Carl said...

Elimination of Internet Anonymity would solve all of these problems. I think the biggest factor contributing to trolling and bullying on the Internet is the fact that very few people are held accountable for what they say there. If people had to put their actual name to what they say, I don't think you'd need a comments policy.

For my own part, I find trolls hilarious, but I view Internet trolling as performance art. Also, I see a distinction between a troll and a bully. A troll is trying to get attention, while a bully is trying to extort you into particular behaviors.

If you do manage to achieve more than a little fame from your book, I think you'll be able to handle it just fine.

Let me know when you're ready to go to press. I'd like a dozen copies for my store.

Alexis Smolensk said...

Damn, Carl, I'll take that deal.

James said...

I ended up reading your blog in a very roundabout way (you called me out for a discussion I had on another forum that didn't involve you in any way), but it has certainly been worth my time. There are many times I think about leaving comments and refrain, because I dislike speaking on internet forums unless I have questions or meaningful (what I consider, at any rate) insight.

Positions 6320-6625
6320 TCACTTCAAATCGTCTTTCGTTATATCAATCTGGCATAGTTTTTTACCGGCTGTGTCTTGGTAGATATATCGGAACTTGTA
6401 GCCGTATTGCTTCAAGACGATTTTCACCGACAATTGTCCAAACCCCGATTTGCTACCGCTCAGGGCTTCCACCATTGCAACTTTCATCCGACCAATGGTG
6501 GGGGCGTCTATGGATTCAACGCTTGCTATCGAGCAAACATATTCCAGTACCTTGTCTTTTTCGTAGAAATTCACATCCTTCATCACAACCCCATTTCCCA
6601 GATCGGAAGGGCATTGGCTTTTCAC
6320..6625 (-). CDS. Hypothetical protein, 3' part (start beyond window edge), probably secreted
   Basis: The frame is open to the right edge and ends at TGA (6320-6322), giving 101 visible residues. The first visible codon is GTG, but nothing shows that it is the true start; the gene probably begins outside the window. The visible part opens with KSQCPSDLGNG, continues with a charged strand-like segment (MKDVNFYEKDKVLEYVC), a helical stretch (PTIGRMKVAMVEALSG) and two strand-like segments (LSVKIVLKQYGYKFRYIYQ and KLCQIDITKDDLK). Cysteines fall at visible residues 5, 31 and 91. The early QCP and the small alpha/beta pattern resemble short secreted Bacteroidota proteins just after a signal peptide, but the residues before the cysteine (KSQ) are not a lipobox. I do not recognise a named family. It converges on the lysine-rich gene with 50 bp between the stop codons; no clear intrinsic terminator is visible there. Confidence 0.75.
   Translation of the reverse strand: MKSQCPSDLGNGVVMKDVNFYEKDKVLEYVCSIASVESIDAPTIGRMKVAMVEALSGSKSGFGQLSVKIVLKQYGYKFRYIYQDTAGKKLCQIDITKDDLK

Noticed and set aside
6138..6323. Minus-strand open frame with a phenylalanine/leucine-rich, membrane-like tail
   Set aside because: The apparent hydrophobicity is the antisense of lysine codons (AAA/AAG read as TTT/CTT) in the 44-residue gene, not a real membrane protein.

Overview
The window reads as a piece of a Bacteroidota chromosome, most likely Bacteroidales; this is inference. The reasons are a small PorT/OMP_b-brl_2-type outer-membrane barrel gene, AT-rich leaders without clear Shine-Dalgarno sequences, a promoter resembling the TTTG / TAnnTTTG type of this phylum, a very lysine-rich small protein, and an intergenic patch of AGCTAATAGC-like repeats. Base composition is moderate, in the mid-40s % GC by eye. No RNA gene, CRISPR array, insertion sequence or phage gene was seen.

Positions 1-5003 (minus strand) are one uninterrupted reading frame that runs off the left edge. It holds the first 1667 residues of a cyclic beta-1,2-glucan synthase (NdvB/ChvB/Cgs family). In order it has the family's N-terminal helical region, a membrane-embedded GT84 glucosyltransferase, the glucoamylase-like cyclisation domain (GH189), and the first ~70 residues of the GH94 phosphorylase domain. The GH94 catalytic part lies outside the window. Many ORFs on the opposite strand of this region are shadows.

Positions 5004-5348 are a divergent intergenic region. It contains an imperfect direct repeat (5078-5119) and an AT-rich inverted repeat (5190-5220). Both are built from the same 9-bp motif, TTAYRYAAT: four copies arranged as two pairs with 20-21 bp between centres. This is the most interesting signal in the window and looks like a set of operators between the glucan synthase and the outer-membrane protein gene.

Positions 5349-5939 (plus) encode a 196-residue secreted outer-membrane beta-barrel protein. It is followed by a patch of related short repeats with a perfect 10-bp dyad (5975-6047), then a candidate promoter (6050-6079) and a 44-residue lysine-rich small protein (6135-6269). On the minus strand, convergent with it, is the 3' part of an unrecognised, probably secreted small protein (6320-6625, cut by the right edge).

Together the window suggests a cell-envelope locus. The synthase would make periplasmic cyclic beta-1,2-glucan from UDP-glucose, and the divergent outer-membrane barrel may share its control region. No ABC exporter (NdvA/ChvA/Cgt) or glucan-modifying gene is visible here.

I can see why you say some of your best posts have 0 comments; we, as an audience, have nothing to add or question.

Also, I know I have a habit of asking a lot of questions in an accusatory manner (blame the Socratic method, it ruined me as a human being). It never occurred to me that this behavior, which has been characterized as trolling by others, could also be considered bullying, as it was simply the discussion method I was taught and trained in.